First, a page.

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Obesity in Oklahoma

When it comes to obesity, the state of Oklahoma ranks fourth nationwide. A startling distinction that is leading the state's Department of Health to take action.

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Overweight and Obesity in Oklahoma and the US report

Show Dates

Show 0942: Obesity in Oklahoma

Air date: October 18, 2009

 

Transcript

Rob:  Well calorie addiction is cited by the State Department of Health as one of the top causes of death and disease here in Oklahoma.

A fancy name for just being too heavy.

When it comes to obesity, the state of Oklahoma ranks fourth nationwide.  A startling distinction that is leading the state's department of health to take action.

Joining me now from in front of the State Capitol is our Betiel Michaels.

Betiel:  Well Rob, the most obese, it's a title that no state wants but one that the state of Oklahoma has been given by the CDC.  So to help fight the disease, state officials are taking action and hoping Oklahomans do the same.

(reporter donut)

Betiel:  Valerie McBane is stepping on the scales a lot more these days.  She is part of a wellness group trying to lose weight.  Having three children pretty much back to back, because they are nine, seven, and six, there was a lot of being pregnant for a while.  So, you gain a lot of weight sometimes when you're pregnant and so I plan to lose all, if not, you know part if not all of that.

Betiel:  A working mother of three, McBane is like many Oklahomans hoping to shed a few pounds.

Valerie:  Just finding time to fit in a healthy meal in between a busy schedule with three kids and a husband and trying to do everything as you can, there's not enough hours in the day really.

Betiel:  Valerie's story isn't unique, a growing number of Oklahomans fighting the battle of the bulge.  Recent statistics show thirty percent of the state's population is obese.  Landon Norton is a nutrition coordinator with the State Health Department.

Landon:  On the nutrition side I really like that traditional southern diet, so that's kind of been engrained in us, so that's why parents, grandparents, great-grandparents took...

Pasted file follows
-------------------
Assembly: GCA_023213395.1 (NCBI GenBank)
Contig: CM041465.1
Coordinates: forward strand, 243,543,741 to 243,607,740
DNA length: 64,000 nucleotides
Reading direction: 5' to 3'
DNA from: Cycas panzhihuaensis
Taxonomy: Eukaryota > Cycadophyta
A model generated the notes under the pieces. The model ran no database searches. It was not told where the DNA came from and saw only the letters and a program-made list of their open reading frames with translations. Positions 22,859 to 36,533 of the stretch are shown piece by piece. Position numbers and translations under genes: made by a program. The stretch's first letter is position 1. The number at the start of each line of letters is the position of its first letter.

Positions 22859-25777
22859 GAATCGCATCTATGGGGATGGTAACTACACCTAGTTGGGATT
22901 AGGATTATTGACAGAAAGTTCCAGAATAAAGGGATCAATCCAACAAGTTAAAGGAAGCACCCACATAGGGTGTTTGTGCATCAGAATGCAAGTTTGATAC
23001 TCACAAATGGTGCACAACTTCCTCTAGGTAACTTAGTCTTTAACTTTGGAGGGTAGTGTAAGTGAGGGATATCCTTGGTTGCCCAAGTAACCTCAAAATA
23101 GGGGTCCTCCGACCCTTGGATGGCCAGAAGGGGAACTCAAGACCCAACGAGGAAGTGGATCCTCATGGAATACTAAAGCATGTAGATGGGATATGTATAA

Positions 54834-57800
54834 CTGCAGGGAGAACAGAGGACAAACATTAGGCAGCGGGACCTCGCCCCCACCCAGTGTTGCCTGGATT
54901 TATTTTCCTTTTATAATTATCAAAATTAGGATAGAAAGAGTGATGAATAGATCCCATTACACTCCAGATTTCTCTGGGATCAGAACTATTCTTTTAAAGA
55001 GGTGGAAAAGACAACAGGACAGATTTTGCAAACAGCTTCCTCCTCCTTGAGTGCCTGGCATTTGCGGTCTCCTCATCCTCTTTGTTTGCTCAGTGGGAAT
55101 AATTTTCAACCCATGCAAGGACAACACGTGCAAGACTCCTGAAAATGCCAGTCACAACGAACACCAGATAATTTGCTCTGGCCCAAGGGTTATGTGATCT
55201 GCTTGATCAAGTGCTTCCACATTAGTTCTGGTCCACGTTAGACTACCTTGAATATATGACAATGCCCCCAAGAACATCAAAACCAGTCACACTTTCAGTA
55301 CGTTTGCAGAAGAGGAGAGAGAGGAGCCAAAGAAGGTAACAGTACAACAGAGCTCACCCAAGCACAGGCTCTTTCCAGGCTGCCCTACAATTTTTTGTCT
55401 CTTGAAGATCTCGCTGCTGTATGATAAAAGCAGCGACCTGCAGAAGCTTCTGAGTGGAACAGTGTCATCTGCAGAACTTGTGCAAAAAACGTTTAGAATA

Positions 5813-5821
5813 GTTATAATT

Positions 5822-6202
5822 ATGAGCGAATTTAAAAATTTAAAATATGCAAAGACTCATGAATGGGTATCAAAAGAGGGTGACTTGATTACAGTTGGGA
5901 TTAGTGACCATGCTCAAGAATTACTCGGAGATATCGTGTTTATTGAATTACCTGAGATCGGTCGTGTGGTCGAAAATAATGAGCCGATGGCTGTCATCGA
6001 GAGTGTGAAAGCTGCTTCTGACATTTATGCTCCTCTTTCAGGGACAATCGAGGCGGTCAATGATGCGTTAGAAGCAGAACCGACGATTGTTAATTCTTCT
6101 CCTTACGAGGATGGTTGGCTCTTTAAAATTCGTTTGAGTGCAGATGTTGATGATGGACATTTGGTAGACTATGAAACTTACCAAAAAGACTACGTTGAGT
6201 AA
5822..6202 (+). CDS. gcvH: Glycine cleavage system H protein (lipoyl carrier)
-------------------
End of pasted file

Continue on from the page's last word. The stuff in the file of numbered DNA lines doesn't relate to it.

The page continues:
Betiel:  Experts point towards the usual suspects of expanding waistlines, poor food choices and lack of exercise.  Reasons that make the disease not just a health issue, but a question of lifestyle.

Valerie:  Trying to eat enough fruit, drink a lot of water, that's the hard part.

Betiel:  Blame it on our modern day society where more convenient food is everywhere and time, limited.

Landon:  More and more people are grabbing something on the way home from a fast food restaurant establishment to feed their family as opposed to cooking.

Betiel:  In just twenty years, obesity has risen by more than twenty percent in Oklahoma; a trend that doesn't look likely to change by itself.  Some state officials have come up with a plan to help the state scale down.

Landon:  There really needs to be a multi-disciplinary, multi-agency effort at this because it does involve how our society, and our culture here in Oklahoma, functions.

Betiel:  With so many Americans waging a war on weight there may be comfort in numbers.  But it's a comfort that, Valerie for one, is working to lose.

Valerie:  At the end of the day I would just like to be more healthy and get into some clothes that I haven't been able to get into for a while.

Betiel:  Of course all this is happening when health care is at the forefront but one thing's for sure, experts say when it comes to obesity, small steps can make a big difference.

Rob:  So Betiel what is the state's ultimate goal with this health improvement plan?

 

Betiel:  Well, state officials are hoping to find themselves in good company by 2014.  They're hoping to climb to the top tier of healthy states in the nation.

Rob:  Alright, good story.  Thank you Betiel.